Friday, January 28, 2011

Rant #433: The Teaching Profession

Today is the 25th anniversary of the Challenger catastrophe, where teacher Christa McAuliffe and her fellow crew members perished seconds after the Challenger lifted off its launch pad.

I guess for kids born in the 1970s, this is a major touchstone, much like the JFK assassination was for us baby boomers.

If you hadn't realized the world wasn't perfect prior to these happenings, you certainly did right after.

I remember that I was 28 years old and just really getting my feet wet as a productive member of the community. I had two jobs--I was a teaching sub during the day and in the evening, I worked at a real estate office as a clerk.

I needed both jobs, as although I was actively searching for a regular teaching job, I had to take what I could get, and what I could get was a job as a sub, probably the worst job in America. But what was I to do?

Anyway, my personal dream was almost over. I couldn't get a regular teaching job, I was engaged to my first wife, and I needed steady work. I had worked in the real estate office part-time, they knew what I could do, and it was at this point that I was transferring over to full-time work in that office.

I think I was still subbing here and there, but I was nearly at the point where I worked full-time in the real estate office.

I remember that as we worked, we turned on the radio so everyone could hear the blastoff. This was such an anticipated flight because of McAuliffe, the first teacher chosen to be sent into space.

She wasn't an astronaut, and I think most of us thought that she was one of us. If she could travel into space, maybe one day we would all get the opportunity.

Well, that opportunity faded as we listened to the report. Seconds after liftoff, the Challenger exploded. There were no survivors. To this day, we don't know if the crew died instantly or if they didn't.

But they were gone.

The world listened in horror as this happened.

In the office, as we busily were typing away and basically using the radio as sort of "white noise," everyone stopped what they were doing. We crowded around the radio to hear more.

"Could what we heard happened actually have happened?" we asked over and over.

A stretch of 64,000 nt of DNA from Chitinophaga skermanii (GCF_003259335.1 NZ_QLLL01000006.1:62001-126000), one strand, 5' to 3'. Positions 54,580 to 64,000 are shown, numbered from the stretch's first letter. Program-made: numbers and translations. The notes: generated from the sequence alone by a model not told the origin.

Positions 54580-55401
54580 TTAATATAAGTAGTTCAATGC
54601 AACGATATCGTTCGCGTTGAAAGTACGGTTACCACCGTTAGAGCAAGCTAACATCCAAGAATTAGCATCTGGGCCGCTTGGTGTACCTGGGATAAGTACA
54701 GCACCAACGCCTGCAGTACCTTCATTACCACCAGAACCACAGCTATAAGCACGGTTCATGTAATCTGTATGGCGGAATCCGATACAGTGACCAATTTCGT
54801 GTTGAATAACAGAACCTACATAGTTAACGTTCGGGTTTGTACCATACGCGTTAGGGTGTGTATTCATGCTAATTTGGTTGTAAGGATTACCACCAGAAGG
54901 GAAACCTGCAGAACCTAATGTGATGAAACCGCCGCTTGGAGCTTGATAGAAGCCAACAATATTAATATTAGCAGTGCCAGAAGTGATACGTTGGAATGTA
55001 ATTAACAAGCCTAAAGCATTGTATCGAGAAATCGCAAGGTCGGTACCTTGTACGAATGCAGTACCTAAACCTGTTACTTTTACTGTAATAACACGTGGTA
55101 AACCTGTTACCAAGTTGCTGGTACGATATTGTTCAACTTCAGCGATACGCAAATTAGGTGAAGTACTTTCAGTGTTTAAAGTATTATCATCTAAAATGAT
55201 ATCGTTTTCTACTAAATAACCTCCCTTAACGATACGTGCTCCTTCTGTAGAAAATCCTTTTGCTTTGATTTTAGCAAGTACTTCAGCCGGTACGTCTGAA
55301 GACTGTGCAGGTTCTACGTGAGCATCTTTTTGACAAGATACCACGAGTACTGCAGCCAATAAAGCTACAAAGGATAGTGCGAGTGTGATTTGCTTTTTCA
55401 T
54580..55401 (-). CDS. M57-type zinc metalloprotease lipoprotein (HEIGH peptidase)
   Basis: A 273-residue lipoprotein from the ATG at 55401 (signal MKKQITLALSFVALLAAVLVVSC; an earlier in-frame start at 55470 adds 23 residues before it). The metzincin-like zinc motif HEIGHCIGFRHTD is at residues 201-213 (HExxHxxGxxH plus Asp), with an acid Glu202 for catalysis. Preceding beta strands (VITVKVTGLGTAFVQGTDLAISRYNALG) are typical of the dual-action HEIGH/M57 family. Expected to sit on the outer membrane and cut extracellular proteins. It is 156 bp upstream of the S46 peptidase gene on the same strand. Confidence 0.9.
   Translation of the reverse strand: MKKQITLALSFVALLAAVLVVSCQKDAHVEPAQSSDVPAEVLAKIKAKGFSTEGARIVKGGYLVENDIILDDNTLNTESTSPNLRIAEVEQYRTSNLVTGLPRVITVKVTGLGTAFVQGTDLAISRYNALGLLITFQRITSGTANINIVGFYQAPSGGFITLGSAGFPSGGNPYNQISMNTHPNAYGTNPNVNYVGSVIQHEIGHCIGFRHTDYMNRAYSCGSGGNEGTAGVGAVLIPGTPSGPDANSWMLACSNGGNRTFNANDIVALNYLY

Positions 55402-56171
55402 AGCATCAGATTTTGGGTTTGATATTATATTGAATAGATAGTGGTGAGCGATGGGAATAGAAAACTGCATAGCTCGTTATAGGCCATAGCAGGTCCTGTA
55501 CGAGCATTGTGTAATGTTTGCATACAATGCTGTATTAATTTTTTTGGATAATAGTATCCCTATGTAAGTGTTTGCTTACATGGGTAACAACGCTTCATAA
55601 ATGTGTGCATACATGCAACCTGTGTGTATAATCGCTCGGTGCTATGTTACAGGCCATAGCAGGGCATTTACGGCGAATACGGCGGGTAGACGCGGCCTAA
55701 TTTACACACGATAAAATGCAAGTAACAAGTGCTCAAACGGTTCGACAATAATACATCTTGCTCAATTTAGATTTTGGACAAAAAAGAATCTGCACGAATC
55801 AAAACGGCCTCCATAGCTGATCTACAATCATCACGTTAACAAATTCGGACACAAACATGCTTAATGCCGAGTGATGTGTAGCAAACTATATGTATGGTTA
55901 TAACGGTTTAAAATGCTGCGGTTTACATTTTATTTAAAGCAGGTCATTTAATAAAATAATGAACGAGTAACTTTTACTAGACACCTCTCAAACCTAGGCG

And, of course, the answer was a resounding, "Yes!"

McAuliffe and her crewmembers are remembered, not because they were the first to perish in man's quest to conquer space, but because of the young teacher on board. Numerous schools are named after her, and there are many school programs in place in science that exist because of her.

But what of the profession she so proudly represented on this flight?

Way back when, I could not get a full-time teaching position, and alas, times continue to be tight today.

More and more school districts are closing schools, laying off teachers, and not giving young teachers a chance to show what they are worth.

New York City alone has closed dozens of schools in the past several years during the reign of Michael Bloomberg, and has laid off teachers at an alarming rate.

My daughter received her teaching degree last spring, and continues to be without a job. She can't even get an interview. She is basically biding her time for a few more months, and then I think her dream may have to take a back seat to reality, as happened to me 25 years ago.

Teaching has taken a big hit, and I don't know how long people like my daughter can hold out.

The profession will lose these bright young minds, and they will never regain them.

Somehow, I don't think this was the message McAuliffe was taking with her into outer space 25 years ago, and the children born in her aftermath, like my daughter, who strived to become the next generation of teachers, are not being permitted to live out their dreams.

Who to blame? Well, I honestly don't know.

All that I know is that when the need for teachers arises again--and it will, this is a cyclical thing--I don't know if my daughter and others like her will be available.

Like me, they will have turned their backs on the profession they hoped to pursue.

It was a shame 25 years ago, and it is a shame now too.

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